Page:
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Engineer officer strives for the best

Sapper School awaits 1Lt. Amber Thompson

1Lt. Amber Thompson, 23rd Brigade Engineer Battalion, recently climbed to the summit of Mt. Baker. Photo credit: Courtesy image

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Until she attended high school, 1Lt. Amber Thompson was introverted, but creative and focused on her studies. During this time, she had grown up believing her father was her father. Informed that he was not, she learned who her biological father is and reunited with him.

"I was in my freshman year of high school," explained the battalion operations officer assigned to the 23rd Brigade Engineer Battalion, 1st Brigade, 2nd Stryker Brigade Combat Team, 7th Infantry Division. "I began to travel between San Antonio and Dallas on weekends and holidays to start to get to know this father of mine I had never met."

Thompson learned that he has served in the Army in a Special Mission's Unit; that he has traveled the world and operated in austere environments; that he had become fluent in Dutch, Arabic, Russian and Spanish; and he had earned three Bronze Stars in the process.

"Throughout all of this, I found solace and strength in God ... I learned very quickly that as a Christian I am not promised an easy, messy free life. But I am promised a purposeful and full life," she explained.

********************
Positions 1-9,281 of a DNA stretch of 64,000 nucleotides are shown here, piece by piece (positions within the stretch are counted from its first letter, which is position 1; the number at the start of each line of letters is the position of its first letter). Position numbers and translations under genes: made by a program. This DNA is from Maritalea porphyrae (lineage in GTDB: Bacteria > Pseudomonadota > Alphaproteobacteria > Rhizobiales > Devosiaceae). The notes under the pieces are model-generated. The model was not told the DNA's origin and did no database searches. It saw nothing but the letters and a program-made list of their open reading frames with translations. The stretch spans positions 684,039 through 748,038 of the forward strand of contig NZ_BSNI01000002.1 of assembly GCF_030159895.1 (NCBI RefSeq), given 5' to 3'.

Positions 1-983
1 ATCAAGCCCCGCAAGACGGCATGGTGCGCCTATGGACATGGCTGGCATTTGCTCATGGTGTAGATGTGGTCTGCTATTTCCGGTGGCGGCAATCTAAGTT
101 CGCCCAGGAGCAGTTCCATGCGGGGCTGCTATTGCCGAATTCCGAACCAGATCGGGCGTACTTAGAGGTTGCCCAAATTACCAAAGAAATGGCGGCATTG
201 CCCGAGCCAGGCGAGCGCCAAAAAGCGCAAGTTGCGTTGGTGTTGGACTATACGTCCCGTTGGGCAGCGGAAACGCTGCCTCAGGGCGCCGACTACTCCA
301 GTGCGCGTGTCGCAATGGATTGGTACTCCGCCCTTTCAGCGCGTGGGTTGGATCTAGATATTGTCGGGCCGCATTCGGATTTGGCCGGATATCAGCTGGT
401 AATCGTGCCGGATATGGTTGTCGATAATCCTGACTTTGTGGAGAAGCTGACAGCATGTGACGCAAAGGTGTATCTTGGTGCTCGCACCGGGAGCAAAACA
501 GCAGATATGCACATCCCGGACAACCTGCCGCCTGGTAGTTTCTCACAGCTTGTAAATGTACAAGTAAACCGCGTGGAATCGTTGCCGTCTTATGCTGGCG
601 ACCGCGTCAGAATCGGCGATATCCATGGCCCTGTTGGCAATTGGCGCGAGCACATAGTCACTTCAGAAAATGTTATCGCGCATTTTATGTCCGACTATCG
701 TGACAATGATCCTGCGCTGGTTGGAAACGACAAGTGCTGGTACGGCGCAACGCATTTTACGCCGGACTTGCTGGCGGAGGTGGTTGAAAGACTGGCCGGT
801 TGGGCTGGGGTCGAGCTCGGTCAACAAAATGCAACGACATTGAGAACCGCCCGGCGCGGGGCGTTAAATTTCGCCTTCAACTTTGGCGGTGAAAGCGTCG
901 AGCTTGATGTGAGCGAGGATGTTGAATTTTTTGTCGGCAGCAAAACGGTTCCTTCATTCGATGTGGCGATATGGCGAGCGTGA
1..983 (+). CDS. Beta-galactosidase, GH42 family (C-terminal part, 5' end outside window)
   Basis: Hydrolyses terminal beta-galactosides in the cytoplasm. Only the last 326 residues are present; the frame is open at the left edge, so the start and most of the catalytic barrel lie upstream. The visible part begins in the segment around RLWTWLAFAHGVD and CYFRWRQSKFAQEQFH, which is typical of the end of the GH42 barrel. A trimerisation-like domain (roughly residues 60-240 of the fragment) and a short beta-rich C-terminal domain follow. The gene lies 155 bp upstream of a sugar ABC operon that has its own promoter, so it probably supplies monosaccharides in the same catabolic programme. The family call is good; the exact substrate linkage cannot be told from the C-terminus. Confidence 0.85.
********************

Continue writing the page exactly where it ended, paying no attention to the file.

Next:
"My mom taught me strength in vulnerability, compassion and sacrifice, and my father revealed an innate strength and drive in me that I had not realized I had."

This drive led Thompson to Texas Tech University where she earned her commission in 2020 through the Reserve Officers' Training Corp program while majoring in Global Studies with an emphasis in Russian. 

"I chose to serve in the Army because I wanted to serve something bigger than myself," Thompson continued. "Engineering seemed to be the jack-of-all-trades out of all the branches - it's diverse and touches a lot of different parts of the Army, from combat to construction.

Since joining the 23rd BEB, Thompson has completed her platoon leader time with a sapper platoon, and she is grateful for what her soldiers taught her.

"Being a platoon leader showed me just how much of an impact good and bad leadership can have, not only at the organizational level but right down to the individual soldiers and their families," she explained. "Witnessing the good and the bad pushed me to make myself better every day and refuse to settle for mediocrity for the sake of those I serve with."

Thompson's purpose driven attitude led her to ask for and be selected to attend a 28-day long Sapper School at Fort Leonard Wood, Missouri.

She explained that she has wanted to attend Sapper School since she was 19 because she wants to learn, experience and master what the school has to offer in order to pass on the knowledge and skills needed to the Sappers she leads.

"I want them to know they are valued; that their hard work is important; that they are all leaders in their communities and organizations," Thompson concluded.

"Make yourself and your surroundings a little bit better every day ... take a hard look in the mirror and ask yourself if you are doing something significant to improve the area you deem as lacking."

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